I have to give Jason credit. it was HIS birthday, and this was HIS silly idea. And for almost every game, the poor man came within a single number of winning. And would then proceed to sit there on the edge of his seat while thirty-one more numbers (none of them his) were called, until someone else finally had a bingo. I don't know how he did it. I would have developed an ulcer. Near the end of the evening he became resigned and sad, but he never once despaired. He plugged along, never giving up hope, not realizing that I had probably used up our quota of luck for the day. (At his baseball windup party in early August, Jason had destroyed my chance at scoring Flames tickets by accidentally winning a size medium (he's 250 pounds) New York Giants (we don't watch football) tshirt in a door prize draw. I had no real sympathy for his plight.)

We stayed for the late night bingo, in part because we were enjoying the time to ourselves (we have four kids, remember- it takes us 3 hours just to remember how to talk to each other), and partly because (and I fully admit it) we were having FUN! Besides, factoring in our dinner, early bird bingo tickets, and now our late night bingo tickets, pop, popcorn, and onion rings, less my $10 win, we needed to win another $270 to break even. Because I'll be damned if I'm going to spend almost $300 on dinner and BINGO. (Yes- I see the flaw in my logic. I had become dauber-(dabber?)-happy at this point. I was no longer rational.)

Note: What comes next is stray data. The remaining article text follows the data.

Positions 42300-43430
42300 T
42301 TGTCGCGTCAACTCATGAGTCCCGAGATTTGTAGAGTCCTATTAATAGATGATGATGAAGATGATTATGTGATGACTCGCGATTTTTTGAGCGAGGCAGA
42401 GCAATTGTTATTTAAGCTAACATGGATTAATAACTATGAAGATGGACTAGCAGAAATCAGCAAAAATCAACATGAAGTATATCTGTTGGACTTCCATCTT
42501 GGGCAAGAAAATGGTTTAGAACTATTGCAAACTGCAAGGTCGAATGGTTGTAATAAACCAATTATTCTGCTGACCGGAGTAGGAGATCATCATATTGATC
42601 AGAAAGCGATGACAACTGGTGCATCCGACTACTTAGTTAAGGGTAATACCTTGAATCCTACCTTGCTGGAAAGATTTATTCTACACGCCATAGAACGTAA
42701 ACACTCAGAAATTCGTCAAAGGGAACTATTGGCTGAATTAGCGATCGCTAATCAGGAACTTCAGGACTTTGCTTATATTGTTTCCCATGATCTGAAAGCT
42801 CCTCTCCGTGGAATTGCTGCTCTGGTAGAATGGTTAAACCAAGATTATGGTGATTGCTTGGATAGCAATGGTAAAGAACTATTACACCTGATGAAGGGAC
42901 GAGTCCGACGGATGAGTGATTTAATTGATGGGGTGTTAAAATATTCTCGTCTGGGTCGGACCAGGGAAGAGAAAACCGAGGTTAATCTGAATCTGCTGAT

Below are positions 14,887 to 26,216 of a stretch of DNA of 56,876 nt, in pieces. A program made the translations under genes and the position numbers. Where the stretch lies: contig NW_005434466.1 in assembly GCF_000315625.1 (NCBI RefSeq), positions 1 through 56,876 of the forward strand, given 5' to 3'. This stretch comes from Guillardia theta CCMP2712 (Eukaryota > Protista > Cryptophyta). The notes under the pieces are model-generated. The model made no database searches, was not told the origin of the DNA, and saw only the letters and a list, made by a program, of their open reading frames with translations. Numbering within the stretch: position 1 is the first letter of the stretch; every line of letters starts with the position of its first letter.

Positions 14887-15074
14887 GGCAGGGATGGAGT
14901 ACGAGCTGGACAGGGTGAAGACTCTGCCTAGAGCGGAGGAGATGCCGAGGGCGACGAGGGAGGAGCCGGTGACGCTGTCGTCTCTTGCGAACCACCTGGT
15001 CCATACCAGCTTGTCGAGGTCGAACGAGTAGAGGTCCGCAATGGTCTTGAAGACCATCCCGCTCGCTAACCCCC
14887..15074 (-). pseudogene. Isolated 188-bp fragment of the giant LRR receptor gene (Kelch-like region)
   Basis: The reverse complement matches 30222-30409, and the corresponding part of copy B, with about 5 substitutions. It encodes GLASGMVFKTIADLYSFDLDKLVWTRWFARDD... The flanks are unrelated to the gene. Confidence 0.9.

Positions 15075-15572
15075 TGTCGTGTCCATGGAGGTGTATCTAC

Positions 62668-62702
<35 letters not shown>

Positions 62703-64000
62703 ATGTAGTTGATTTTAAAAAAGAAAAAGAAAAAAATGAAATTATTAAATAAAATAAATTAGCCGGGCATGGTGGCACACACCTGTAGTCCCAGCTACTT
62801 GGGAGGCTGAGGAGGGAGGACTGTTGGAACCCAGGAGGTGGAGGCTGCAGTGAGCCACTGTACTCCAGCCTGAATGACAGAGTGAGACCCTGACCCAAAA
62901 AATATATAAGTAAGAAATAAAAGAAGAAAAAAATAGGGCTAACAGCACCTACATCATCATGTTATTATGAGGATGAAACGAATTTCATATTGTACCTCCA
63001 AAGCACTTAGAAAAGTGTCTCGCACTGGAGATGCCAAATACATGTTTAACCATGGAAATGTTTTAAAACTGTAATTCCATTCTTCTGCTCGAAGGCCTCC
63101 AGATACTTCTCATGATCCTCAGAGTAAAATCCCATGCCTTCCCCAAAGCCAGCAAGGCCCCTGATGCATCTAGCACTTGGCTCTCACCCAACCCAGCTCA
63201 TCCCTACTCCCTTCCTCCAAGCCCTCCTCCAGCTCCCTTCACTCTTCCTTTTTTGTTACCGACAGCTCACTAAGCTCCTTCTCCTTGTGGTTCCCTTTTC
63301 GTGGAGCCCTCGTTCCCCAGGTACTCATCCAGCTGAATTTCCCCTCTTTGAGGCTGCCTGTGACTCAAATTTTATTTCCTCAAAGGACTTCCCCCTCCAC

I started off the late night games with astoundingly abysmal luck. I wasn't even getting within 12 or 13 numbers of a win. What had happened? Maybe I HAD used up our luck for the day? Should we just leave??? And then I realized. When I had won my original $10, I had been using an electronic purple circle to dab my cards. Over the course of the break between early and late night bingo, (letting another lady go ahead of us in the cashier line in order to once again be served (robbed) by the same woman who had helped (pillaged) us through our first foray into bingo), we had figured out how to customize our daubers (dabbers?), and I had switched to a blue leaf motif. Omigod! That was it! I had changed tactics! It wasn't the cards or the caller! It was me!